So perhaps you?re thinking you should just turn your cellular telephone off and maybe spend some time just taking a walk to the mall and having a quiet cup of coffee in the food court. Look up, way up! Do you see those shiny black domes in the ceiling, or those boxes with black glass or the obvious camera in a white or grey box hanging off of a post? You see them on street corners, in malls, office buildings, transit stations and highways. You are under surveillance and your presence is being recorded, dated and time stamped. Security video camera surveillance is more widespread in major cities than the public thinks. If you live or work in downtown Montreal, Ottawa, Toronto or Vancouver a typical one way trip will cause your image to be recorded an average of 9 times by 7 independent video surveillance systems. 85% of video surveillance systems are owned and operated by corporations for use on their property such as malls and office buildings, with no legislated guidelines on what they can do with this recorded surveillance data. Security video recordings are kept an average of 3 months before they are erased or purged.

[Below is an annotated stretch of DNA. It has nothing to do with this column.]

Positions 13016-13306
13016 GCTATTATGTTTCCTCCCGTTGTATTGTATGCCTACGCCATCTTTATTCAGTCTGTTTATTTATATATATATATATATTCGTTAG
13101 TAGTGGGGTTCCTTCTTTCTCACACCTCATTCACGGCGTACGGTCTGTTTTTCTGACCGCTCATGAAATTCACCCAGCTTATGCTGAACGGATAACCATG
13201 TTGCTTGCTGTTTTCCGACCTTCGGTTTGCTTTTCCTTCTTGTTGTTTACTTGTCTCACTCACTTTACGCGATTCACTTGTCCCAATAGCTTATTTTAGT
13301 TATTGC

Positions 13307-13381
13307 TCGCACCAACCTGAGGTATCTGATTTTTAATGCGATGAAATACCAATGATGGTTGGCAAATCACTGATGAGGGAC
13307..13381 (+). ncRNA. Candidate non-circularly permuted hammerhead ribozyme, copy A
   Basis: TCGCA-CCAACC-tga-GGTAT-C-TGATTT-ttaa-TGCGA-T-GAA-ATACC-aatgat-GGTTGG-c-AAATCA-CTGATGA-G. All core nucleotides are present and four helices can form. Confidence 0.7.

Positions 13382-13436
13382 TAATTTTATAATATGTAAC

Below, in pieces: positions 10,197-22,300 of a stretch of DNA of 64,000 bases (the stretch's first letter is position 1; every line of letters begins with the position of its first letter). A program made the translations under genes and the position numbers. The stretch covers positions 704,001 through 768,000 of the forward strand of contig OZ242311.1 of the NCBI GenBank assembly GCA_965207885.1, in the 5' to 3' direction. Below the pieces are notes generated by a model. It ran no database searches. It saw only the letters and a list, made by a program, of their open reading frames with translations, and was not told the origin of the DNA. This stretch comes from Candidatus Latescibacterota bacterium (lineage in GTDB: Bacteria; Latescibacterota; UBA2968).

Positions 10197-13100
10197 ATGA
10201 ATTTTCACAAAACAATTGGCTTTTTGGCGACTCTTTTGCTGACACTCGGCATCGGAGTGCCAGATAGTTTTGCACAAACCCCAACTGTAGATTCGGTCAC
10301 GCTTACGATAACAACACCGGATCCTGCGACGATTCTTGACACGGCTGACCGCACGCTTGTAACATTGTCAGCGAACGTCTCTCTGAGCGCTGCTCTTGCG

To get away from it all you may consider a quiet drive in the country, far removed from the hustle, the bustle and those privacy invaders but . . . you can run but you can?t hide. Most new vehicles come equipped with a safety option that allows you to be in instant live two-way communication with a dispatch centre should you have an accident or just get lost. This service will not only talk you through your emergency but also unlock your doors if you are locked out and will even pinpoint the exact location of your vehicle using GPS satellite tracking if it is stolen. GPS satellite tracking is the same technology used by the military and just like military targets; your vehicle?s location can be determined within 3 metres. Similar in-vehicle security only systems also use GPS to track and locate stolen vehicles. This technology is not only available as an option when you purchase your new or used vehicle but is now standard equipment on most vehicles you may rent for that weekend getaway.